NASA recently selected a new science payload that will travel to the Moon through a series of robotic missions via the agency’s Artemis program. This instrument suite, known as the Dating an Irregular Mare Patch with a Lunar Explorer (DIMPLE), will have the task of studying the Ina Irregular Mare Patch, also known as Ina, which is a small depression that could provide insights into the Moon’s volcanic history. It was discovered using orbital images from the Apollo 15 crew, and despite several past studies, its origin remains unclear.Continue reading “NASA Artemis DIMPLE Instrument Suite to Explore Moon’s Mysterious Volcanic Features”
A recent study published in Nature examines a volcanic hotspot that potentially exists beneath a feature on the Moon’s farside (the side facing away from the Earth) called the Compton-Belkovich Thorium Anomaly. Researchers led by the Planetary Science Institute collected data from the hotspot region using microwave instruments onboard the China National Space Administration’s Chang’e-1 and Chang’e-2 orbiters and holds the potential to help scientists better understand the past volcanic processes on our nearest celestial neighbor, as surface evidence indicates lunar volcanic activity ceased between 3 to 4 billion years ago.Continue reading “Volcanic Hotspot Found on the Moon”
Everyone loves looking at the Moon, especially through a telescope. To see those dark and light patches scattered across its surface brings about a sense of awe and wonder to anyone who looks up at the night sky. While our Moon might be geologically dead today, it was much more active billions of years ago when it first formed as hot lava blanketed hundreds of thousands of square kilometers of the Moon’s surface in hot lava. These lava flows are responsible for the dark patches we see when we look at the Moon, which are called mare, translated as “seas”, and are remnants of a far more active past.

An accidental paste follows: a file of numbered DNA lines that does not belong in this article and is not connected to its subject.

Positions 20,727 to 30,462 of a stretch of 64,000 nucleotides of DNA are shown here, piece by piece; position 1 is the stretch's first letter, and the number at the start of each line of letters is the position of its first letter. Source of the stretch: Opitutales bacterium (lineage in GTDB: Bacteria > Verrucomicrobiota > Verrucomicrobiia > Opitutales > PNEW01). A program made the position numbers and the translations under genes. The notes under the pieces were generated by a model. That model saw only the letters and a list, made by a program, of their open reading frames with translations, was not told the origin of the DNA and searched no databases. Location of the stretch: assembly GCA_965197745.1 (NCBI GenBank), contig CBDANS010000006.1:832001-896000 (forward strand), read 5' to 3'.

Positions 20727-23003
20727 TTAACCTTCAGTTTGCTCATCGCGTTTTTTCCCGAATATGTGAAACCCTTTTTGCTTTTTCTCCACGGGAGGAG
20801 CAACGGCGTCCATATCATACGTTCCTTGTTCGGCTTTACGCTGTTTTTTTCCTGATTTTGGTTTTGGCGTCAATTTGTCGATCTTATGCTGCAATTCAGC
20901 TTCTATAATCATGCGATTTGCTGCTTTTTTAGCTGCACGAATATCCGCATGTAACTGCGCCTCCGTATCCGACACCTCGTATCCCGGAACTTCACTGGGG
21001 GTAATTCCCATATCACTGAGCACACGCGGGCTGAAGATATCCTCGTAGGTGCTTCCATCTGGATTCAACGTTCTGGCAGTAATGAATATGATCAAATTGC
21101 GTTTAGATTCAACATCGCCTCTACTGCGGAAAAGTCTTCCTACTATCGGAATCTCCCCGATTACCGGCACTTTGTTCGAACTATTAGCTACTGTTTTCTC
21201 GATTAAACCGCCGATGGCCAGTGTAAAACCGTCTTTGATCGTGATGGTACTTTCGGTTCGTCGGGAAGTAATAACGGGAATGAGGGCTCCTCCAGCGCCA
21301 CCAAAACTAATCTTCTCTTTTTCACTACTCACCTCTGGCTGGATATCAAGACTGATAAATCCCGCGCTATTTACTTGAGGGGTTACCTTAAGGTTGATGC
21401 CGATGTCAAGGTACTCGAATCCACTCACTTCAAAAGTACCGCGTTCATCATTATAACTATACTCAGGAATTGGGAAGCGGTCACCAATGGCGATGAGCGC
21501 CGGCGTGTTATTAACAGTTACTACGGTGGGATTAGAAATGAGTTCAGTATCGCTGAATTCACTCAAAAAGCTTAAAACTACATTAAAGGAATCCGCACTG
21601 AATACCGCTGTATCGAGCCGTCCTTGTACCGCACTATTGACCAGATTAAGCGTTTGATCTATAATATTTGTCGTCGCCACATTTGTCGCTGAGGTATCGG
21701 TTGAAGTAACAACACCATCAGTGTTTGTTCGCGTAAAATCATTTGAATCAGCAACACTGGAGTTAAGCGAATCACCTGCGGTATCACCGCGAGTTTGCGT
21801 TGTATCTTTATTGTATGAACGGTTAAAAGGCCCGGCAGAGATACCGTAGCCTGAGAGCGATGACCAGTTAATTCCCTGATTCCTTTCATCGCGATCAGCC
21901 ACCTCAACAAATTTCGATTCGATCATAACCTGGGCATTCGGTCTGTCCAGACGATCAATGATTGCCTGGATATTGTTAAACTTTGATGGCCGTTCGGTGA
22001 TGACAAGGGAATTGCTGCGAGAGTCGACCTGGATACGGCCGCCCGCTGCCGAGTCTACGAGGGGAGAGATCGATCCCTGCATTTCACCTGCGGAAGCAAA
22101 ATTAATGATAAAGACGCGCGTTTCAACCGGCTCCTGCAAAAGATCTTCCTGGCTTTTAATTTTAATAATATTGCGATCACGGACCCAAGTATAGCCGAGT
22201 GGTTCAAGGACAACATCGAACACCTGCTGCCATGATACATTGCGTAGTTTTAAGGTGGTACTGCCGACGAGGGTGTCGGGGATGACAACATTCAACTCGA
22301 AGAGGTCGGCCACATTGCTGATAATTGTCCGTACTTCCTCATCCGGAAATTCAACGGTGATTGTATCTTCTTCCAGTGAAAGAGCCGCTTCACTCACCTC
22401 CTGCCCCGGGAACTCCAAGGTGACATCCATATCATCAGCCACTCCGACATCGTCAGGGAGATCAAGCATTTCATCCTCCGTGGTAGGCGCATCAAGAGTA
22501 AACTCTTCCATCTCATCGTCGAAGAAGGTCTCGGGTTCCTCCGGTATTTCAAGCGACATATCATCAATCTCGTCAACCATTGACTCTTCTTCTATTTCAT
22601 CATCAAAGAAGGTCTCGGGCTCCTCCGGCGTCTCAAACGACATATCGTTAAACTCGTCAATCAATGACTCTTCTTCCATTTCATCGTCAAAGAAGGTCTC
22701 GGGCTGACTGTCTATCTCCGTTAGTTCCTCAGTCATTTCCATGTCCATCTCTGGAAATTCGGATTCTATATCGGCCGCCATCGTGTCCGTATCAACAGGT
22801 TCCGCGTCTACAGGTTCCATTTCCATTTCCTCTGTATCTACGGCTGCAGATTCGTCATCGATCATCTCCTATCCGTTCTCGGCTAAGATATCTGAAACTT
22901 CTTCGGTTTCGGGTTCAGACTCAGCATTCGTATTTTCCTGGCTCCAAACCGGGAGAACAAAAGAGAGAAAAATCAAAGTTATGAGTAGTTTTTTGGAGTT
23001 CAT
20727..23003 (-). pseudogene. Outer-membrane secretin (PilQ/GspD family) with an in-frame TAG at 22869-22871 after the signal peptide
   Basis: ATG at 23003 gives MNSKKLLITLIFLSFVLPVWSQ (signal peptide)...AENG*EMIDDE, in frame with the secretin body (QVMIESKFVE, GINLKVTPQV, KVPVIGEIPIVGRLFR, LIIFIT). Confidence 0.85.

In a recent study published in The Planetary Science Journal, research from University of Colorado Boulder (CU Boulder) suggests that volcanoes active billions of years ago may have left another lasting impact on the lunar surface: sheets of ice that dot the Moon’s poles and, in some places, could measure dozens or even hundreds of meters (or feet) thick.Continue reading “The Moon’s Ancient Volcanoes Could Have Created Ice Sheets Dozens of Meters Thick”
According to the most widely accepted theories, the Moon formed about 4.5 billion years ago after a Mars-sized object (Theia) collided with Earth. After the resulting debris accreted to create the Earth-Moon system, the Moon spent many eons cooling down. This meant that a few billion years ago, lakes of lava were flowing across the surface of the Moon, which eventually hardened to form the vast dark patches (lunar maria) that are still there today.
Thanks to the samples of lunar rock brought back to Earth by China’s Chang’e 5 mission, scientists are learning more about how the Moon formed and evolved. According to a recent study led by the Chinese Academy of Geological Sciences (CGAS), an international team examined these samples to investigate when volcanism on the Moon ended. Their results are not only filling in the gaps of the Moon’s geological history but also of other bodies in the Solar System.Continue reading “Volcanism on the Moon Ended About 2 Billion Years ago”